- Herbs and Spices: turmeric, black pepper, cumin, rosemary, oregano, basil
- Beverages: water, unsweetened tea, black coffee, bone broth
Meanwhile, high-calorie foods that are highly processed or refined should be restricted as part of the diet. Here are some foods to avoid on your fasting days:
- Refined Grains: white rice, tortillas, pasta, white bread, crackers
- Added Sugars: table sugar, honey, syrup, soda, sweet tea, fruit juice, baked goods, cookies
- Processed Foods: convenience meals, fast food, microwave popcorn, potato chips, processed meats
- Unhealthy Fats: fried foods, refined vegetable oils, shortening, lard
Here is a sample one-day meal plan for a 500-calorie diet:
- Breakfast: 1/2 cup oatmeal with cinnamon and 1/2 cup blueberries
- Lunch: 4 ounces grilled chicken with 1/2 cup steamed asparagus
- Dinner: 4 ounces baked codfish with 1 cup roasted broccoli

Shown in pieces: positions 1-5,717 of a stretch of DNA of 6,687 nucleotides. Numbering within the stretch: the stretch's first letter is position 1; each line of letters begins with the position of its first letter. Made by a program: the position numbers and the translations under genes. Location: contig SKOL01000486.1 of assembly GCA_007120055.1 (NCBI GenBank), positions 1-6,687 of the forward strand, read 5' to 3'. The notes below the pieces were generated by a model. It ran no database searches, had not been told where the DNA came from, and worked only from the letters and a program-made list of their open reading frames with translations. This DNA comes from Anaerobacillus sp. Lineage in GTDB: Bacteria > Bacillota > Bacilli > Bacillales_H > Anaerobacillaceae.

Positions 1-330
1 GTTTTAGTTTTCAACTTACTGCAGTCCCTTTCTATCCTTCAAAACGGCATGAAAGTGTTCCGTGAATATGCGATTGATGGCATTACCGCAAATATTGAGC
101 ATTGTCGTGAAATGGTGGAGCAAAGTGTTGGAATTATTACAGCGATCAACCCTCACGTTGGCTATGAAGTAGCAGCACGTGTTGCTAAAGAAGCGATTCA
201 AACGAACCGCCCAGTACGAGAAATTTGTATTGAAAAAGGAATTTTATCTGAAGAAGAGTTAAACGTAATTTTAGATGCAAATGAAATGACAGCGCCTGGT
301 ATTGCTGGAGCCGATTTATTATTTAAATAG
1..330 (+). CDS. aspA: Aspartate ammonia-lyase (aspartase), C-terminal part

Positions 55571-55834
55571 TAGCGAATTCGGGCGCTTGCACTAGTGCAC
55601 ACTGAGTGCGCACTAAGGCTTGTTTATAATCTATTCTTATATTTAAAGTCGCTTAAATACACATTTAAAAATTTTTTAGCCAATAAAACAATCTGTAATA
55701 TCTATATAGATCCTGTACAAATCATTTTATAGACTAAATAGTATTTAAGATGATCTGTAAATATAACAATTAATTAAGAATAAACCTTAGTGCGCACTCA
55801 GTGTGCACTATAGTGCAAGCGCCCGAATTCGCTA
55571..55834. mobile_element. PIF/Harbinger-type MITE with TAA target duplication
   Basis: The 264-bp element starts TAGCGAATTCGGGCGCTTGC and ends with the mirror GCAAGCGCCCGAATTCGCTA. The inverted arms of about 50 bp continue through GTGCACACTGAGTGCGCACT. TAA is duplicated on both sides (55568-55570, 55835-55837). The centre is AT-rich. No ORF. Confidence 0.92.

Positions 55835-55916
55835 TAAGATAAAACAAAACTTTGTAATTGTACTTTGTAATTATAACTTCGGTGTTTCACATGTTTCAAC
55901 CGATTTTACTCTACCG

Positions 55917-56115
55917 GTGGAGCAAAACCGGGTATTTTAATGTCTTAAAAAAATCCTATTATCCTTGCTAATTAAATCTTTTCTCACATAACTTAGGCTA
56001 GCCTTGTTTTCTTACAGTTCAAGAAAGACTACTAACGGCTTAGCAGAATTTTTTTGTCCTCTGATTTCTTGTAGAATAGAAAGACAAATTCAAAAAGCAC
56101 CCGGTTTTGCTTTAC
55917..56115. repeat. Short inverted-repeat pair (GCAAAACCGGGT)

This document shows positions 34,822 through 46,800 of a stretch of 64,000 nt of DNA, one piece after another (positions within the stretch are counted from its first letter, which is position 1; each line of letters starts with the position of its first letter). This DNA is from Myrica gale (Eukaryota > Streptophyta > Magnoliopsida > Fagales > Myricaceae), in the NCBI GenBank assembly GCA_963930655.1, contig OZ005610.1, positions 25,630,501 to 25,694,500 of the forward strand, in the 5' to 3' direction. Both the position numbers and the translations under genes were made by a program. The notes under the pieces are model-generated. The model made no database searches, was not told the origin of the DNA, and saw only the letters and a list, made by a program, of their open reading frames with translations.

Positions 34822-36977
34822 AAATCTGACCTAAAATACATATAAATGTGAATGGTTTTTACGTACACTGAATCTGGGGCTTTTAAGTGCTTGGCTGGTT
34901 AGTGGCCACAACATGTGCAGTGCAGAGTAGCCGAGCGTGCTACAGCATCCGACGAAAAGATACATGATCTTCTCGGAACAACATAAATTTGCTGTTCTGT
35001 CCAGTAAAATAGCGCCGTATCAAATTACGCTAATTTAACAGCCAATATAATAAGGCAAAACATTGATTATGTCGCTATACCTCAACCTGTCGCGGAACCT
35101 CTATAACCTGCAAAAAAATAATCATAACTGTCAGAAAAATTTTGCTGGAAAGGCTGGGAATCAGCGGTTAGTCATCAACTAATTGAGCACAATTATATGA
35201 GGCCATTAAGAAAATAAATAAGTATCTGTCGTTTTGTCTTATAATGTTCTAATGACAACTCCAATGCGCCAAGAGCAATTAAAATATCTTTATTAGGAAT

- Snacks: celery with 2 tablespoons hummus
How to Eat on Other Days
On two days out of the week, you should restrict your intake to just 500–600 calories per day. However, on the remaining five days, you can follow a normal diet without counting calories (such as in the CICO diet).
Although there are no specific guidelines for which foods to eat during the week on the 5:2 diet, it’s best to fill your plate with healthy ingredients like fruits, veggies, proteins, whole grains, nuts, seeds and healthy fats. Conversely, processed ingredients like sugar-sweetened beverages, frozen meals and junk foods should be limited.
Here are a few delicious 5:2 diet recipes to help get you started:
- Greek Chicken Souvlaki
- Crockpot Collard Greens
- Beef and Quinoa Stuffed Bell Peppers
- Summer Sautéed Veggies
- Hearty Spaghetti Squash Casserole
Risks and Side Effects
For most healthy adults, the 5:2 diet can be a safe and effective way to improve several aspects of health. Unlike other forms of intermittent fasting, such as intermittent fasting on keto, which often involve completing a 24-hour fast or limiting foods and drinks to an eight-hour diet window, the 5:2 diet requires you to cut calories just two days per week, which may make it easier to follow and more manageable.